“The recovery of these texts and categories of utterance and attentiveness to them are an urgent matter . . . in a cultural circumstance of faith in which the ‘hotter’ theological categories tend to lead either to coercive authoritarianism or, alternatively, to an uncritical response that is expressed either as benign, therapeutic subjectivity or as hostile autonomy. The counter testimony of Israel is more durable, substantive, and wiser than either authoritarianism or distancing subjectivity might suggest” (Brueggemann, p. 357)

Larry Rasmussen similarly suggests that for our cosmopolitan world, “Wisdom may be the biblical eco-theology and ethic. Creation is a teacher of wisdom; measured human responsibility follows” (Rasmussen, Earth-Honoring Faith: Religious Ethics in a New Key. Oxford: Oxford University Press, 2013; p. 332). In contrast to other approaches to religious ethics and Earth’s healing, Rasmussen urges, wisdom is ‘not the prophet’s shrill warning that the violating ways of the people, unless we turn around, will bring sure ruin.” Wisdom teaches that “creation and Earth endure within limits established by their Creator, and gaining wisdom happens with careful, patient observation of nature, then learning from its patterns how to craft human responsibility aright.” Moreover, wisdom is universal:

“Wisdom traditions are pan-human, open to all and found in all cultures and religions. She is anything but sectarian and secretive; she is universal, with common themes. One is enlightenment . . . . Another is suffering and sacrifice as part of the process of transformation and of learning responsibility . . . . While Wisdom is confident that human beings can live cooperatively with one another, she is also clear those relationships can be corrupted and in need of repentance that exacts a cost . . . . Not least, God . . . in the Wisdom traditions is never a deus ex machina, the rescuer God who bails out human beings when they are complacent about righteous living. Rather, the presence of the divine is available to all who stand in awe . . . and empowers them as they strive for the fullest possible flourishing of all that is” (Rasmussen, p. 335-36).

At the same time, however, wisdom is always situated in real time and space. “Wisdom always sits in places,” Rasmussen urges, and therefore

“it becomes all the more imperative consciously to tap the genius of a changing and altered place and to discover anew the integrity of creation there. The unsettled world of hard transitions on a tough, new planet, rather than the settled world that formed the character and conduct of the ancestors, becomes the new arena for learning what we are to value and how we are to live. A “re-moralization of the landscape (deBuys) becomes the collective religious and cultural task as people struggle to find a new identity while caught in the throes of death and renewal. Singing the Lord’s song in a strange land, treating each locale as a sacred trust worthy of well-being, and “doing first works over” (Baldwin) are done well only if they include a profound and ongoing sense of place, a sense of place that, like wisdom itself, continually listens to and learns from nature” (Rasmussen, p. 354).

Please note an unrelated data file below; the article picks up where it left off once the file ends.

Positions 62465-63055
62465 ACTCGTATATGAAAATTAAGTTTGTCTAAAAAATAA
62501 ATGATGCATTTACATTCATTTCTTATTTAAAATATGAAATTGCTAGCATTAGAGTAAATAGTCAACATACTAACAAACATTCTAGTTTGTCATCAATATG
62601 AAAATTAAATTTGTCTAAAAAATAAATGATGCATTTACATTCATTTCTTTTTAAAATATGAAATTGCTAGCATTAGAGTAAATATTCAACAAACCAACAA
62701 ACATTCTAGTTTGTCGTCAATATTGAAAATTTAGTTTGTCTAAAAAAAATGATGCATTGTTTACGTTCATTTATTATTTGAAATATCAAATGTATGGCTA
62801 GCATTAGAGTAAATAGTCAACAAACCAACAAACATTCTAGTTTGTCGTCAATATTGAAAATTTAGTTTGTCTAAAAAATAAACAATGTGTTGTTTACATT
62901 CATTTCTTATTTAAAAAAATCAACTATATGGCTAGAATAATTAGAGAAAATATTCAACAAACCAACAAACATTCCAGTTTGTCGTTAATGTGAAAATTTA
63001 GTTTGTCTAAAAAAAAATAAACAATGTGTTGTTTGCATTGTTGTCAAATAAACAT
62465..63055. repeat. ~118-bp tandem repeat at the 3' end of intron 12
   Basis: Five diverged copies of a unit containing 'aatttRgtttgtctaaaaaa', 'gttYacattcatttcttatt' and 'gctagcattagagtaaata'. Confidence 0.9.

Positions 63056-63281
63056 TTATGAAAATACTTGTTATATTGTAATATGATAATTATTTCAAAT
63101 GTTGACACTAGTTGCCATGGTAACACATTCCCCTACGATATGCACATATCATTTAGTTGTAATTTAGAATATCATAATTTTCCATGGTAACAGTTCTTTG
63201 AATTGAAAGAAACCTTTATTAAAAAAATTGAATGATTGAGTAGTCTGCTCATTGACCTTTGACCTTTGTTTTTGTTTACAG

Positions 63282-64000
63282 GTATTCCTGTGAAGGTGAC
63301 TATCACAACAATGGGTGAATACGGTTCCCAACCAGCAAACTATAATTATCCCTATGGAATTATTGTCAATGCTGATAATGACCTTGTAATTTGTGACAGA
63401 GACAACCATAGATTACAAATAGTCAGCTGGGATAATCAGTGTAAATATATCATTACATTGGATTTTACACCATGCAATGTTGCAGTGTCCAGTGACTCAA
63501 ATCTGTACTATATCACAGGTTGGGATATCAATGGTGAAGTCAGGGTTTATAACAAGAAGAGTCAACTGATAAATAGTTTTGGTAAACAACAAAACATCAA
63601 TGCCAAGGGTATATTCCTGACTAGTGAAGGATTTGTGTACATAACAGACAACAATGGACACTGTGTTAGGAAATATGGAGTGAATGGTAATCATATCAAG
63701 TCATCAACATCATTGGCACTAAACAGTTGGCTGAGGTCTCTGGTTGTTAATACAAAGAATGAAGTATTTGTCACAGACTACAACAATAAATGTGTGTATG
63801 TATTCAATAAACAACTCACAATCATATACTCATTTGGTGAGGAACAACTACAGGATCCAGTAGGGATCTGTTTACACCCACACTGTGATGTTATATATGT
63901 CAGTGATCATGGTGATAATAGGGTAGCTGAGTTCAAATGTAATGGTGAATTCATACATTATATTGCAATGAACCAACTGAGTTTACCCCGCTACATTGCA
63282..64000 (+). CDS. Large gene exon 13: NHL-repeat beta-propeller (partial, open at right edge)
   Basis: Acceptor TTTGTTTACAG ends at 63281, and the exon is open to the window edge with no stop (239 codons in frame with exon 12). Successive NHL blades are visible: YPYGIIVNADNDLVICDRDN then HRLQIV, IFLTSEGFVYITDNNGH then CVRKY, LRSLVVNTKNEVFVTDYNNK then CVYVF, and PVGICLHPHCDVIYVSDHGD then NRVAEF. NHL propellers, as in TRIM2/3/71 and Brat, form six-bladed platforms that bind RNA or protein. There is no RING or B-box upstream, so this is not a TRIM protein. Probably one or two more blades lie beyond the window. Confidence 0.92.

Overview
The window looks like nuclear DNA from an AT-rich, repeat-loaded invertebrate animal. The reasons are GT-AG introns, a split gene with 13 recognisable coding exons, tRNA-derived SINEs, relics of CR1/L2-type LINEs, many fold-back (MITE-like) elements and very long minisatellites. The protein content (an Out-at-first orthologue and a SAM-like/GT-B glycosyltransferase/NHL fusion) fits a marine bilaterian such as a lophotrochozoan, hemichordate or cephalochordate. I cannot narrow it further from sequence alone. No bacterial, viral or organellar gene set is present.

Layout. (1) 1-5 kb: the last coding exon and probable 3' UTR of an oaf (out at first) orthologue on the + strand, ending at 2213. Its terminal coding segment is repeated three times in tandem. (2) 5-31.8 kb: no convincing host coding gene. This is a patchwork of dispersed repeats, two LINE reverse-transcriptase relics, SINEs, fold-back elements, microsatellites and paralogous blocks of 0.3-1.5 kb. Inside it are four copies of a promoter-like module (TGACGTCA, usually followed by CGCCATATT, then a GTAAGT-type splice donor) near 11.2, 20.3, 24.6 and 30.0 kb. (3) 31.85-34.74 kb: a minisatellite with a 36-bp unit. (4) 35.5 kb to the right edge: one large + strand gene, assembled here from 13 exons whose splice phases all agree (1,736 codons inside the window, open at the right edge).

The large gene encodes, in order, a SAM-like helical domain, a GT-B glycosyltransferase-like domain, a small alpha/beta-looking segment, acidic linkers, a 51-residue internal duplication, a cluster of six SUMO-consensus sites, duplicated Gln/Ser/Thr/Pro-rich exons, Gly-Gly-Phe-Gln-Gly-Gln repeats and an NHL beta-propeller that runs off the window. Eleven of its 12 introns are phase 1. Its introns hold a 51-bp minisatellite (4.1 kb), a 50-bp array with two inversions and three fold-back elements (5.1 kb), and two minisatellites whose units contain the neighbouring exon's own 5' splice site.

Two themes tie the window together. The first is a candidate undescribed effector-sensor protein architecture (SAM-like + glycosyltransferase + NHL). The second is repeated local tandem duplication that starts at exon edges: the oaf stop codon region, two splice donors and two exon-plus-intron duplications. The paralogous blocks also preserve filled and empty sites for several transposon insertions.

Finally, interpreting one of the most “exquisitely crafted poems in all of Scripture,” Proverbs 8:22-31, William P. Brown urges that

“To live in Wisdom’s world is to experience the joy of discovery, the delight of discernment, and the thrill of edifying play. To live in Wisdom’s world, the sages claim, is to walk the path she forges as a child. Wisdom’s path is the journey of discernment in which what is discovered and what is revealed come together. As Wisdom’s growth begins in joy, may the wide-eyed delight of children never be lost on the wise. For in Wisdom’s eyes there really are no grownups. The question for wisdom is ever ongoing, and progress on the path will always be marked with baby steps” (William P. Brown, The Seven Pillars of Creation: The Bible, Science, and the Ecology of Wonder. Oxford: Oxford University Press, 2010; p. 176 ).

Which perhaps helps us understand why Jesus lost all track of time and need for parental supervision that day in the temple. And it enlists us for the care of creation in the most positive way imaginable: the “Creation according to Proverbs,” Brown concludes,

“is made for Wisdom’s play, and to play is to discover and cherish creation made in wisdom. It is what scientists do best in their quest to understand the wonders of creation. It is what people of faith do best in their quest to cherish and care for creation. Wisdom takes hold of both science and faith to engage in the play of discovery and the exercise of responsibility. Wisdom is Stephen Jay Gould’s ‘beautiful and coherent quilt’ that unites the separate ‘magisterial’ of science and religion. But wisdom also calls for action, the wisdom to relinquish destructive habits and to do so joyfully. The world is Wisdom’s playfield, not a battlefield, and we are her partners, not her opponents (Brown, pp. 237-38).

Who could refuse Wisdom’s invitation to come play with the boy Jesus?

Originally written by Dennis Ormseth in 2012.